With the ongoing debate over Obamacare and socialized medicine occupying much of the collective attention of the American public the past few months, Americans have become more familiar and focused on Senate rules and procedures, particularly the possibility of a Senate filibuster to stifle a vote on national healthcare. This has angered many Democrats, particularly those who seek to ram through bigger and more expensive government at a time when many Americans want to pump the breaks on irresponsible spending, higher debt, and higher taxes. This led Massachusetts representative Barney Frank to call for and end to filibusters in a 16 January interview on the now bankrupt Air America radio network. Frank said that a Senate rule requiring a 60 vote majority to end a filibuster is “anti-democratic” and that “it’s time to shut it down.” Small States from the “Mountain West,” in his estimation, continually conspire to retard progress in the Senate. Mr. Frank has never been more correct, at least concerning the “anti-democratic” nature of the Senate. In fact, this is precisely what the founding generation wanted when they designed the Upper House.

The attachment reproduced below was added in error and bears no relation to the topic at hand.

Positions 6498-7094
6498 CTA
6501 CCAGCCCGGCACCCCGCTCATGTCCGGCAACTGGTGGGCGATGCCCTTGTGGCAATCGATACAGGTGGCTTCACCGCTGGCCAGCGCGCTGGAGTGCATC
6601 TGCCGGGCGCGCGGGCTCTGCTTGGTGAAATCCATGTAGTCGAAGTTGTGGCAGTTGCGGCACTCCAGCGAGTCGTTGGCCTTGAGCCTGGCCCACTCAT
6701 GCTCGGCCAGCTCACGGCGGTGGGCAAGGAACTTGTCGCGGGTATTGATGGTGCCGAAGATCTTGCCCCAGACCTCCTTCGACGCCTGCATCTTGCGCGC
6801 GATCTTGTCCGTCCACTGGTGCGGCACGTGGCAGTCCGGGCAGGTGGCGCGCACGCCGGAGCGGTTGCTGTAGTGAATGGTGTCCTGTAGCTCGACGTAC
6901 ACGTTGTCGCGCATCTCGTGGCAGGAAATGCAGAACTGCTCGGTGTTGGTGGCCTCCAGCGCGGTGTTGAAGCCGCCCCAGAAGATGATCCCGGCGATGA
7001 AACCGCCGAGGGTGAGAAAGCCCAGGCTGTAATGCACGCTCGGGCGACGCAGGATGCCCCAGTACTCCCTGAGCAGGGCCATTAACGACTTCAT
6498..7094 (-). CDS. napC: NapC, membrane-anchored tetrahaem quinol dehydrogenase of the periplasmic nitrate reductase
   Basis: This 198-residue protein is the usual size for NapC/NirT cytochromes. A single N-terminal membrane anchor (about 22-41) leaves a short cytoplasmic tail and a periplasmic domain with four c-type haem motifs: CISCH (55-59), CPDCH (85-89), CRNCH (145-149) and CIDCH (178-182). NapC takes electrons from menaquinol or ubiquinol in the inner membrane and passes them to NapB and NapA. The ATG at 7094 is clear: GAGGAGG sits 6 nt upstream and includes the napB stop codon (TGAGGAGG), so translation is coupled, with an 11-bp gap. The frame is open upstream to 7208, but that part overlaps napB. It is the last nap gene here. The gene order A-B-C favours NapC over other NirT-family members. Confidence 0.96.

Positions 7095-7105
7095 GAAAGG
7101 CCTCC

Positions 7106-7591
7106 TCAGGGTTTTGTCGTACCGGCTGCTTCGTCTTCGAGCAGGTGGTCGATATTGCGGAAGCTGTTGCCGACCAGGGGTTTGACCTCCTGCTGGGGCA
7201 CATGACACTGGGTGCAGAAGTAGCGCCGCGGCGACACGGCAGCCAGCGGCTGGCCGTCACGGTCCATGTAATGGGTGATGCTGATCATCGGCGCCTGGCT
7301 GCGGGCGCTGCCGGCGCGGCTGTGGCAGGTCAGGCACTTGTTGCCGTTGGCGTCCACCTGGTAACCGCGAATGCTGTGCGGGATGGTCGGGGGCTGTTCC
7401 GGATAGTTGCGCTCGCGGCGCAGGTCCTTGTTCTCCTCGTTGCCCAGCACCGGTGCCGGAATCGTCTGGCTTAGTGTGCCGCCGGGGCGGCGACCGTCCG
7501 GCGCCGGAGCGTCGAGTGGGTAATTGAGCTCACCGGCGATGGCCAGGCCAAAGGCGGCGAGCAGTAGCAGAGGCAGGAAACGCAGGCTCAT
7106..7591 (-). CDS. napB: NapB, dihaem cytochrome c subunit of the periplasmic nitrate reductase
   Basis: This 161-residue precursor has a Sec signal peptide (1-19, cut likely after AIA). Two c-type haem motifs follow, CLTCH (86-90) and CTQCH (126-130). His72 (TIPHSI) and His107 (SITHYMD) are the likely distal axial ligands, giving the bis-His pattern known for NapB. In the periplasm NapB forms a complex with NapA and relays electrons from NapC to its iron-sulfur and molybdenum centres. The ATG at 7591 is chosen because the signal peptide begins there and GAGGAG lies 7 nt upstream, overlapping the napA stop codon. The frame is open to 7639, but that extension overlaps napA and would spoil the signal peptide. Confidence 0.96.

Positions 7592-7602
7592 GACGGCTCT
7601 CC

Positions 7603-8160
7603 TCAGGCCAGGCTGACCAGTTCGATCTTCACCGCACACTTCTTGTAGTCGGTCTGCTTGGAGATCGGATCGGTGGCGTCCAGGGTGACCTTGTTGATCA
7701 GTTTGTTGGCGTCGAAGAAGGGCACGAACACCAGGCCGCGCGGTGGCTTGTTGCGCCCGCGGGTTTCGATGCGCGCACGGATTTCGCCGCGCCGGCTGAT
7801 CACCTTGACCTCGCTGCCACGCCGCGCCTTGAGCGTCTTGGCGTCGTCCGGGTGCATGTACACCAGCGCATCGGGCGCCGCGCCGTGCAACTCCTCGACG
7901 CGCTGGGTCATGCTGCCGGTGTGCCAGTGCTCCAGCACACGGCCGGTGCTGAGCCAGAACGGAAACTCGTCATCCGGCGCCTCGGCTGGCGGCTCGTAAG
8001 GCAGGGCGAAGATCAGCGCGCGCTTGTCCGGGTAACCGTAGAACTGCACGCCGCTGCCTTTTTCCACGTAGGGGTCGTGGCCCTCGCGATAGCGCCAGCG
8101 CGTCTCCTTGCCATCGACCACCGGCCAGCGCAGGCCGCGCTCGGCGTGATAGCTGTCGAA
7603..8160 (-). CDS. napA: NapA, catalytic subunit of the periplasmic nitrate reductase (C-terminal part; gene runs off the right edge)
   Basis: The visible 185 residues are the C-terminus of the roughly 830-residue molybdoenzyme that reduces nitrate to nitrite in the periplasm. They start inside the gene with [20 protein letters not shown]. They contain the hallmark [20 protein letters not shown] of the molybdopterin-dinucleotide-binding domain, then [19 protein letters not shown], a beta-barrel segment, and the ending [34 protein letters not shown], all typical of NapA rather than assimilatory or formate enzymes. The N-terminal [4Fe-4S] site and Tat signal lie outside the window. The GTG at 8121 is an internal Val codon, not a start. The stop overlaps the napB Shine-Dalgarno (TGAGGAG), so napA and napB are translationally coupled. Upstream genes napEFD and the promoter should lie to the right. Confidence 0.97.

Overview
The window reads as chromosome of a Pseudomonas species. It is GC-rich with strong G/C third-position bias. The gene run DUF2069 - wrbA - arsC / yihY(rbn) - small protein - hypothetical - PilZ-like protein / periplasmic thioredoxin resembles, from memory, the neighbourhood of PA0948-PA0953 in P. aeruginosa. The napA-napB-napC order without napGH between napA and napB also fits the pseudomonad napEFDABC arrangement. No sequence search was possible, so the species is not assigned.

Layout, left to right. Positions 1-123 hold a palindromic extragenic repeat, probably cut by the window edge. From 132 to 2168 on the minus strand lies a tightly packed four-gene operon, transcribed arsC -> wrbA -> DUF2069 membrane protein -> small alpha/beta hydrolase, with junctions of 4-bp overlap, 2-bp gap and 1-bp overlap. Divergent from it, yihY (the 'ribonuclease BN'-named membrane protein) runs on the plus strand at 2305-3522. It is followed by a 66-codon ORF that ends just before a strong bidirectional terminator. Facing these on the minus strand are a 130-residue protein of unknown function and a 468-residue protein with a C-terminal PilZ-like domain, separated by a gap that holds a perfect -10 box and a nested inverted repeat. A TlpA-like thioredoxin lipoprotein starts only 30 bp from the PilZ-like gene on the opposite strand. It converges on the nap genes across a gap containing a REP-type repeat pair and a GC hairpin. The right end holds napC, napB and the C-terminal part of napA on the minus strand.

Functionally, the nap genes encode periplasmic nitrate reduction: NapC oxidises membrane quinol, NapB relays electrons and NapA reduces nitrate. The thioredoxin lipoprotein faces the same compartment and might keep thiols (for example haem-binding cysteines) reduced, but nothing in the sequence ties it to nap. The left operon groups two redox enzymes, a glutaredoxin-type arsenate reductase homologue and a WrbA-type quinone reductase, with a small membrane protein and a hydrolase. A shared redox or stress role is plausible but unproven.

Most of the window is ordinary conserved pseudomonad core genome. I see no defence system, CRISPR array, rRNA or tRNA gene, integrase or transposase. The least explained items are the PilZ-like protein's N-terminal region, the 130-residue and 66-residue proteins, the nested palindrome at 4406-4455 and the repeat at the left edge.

The original Senate was elected by the State Legislatures in an attempt to check democracy. The Virginia Plan proposed by James Madison and Edmund Randolph called for proportional representation in both houses and for Senators to be selected by the House of Representatives from a list submitted by each State. Randolph argued that “the general object [of the Senate] was to provide a cure for the evils under which the United States labored; that in tracing these evils to their origin, every man had found it in the turbulence and follies of democracy; that some check therefore was to be sought for against this tendency of our governments; and that a good Senate seemed most likely to answer the purpose.” Piece Butler of South Carolina agreed, and added that “taking so many powers out of the hands of the states…tended to destroy all that balance and security of interests among the states which it was necessary to preserve.” States’ rights, the essence of the “Mountain West” minority that Frank criticizes, served to stop mob rule in the Congress.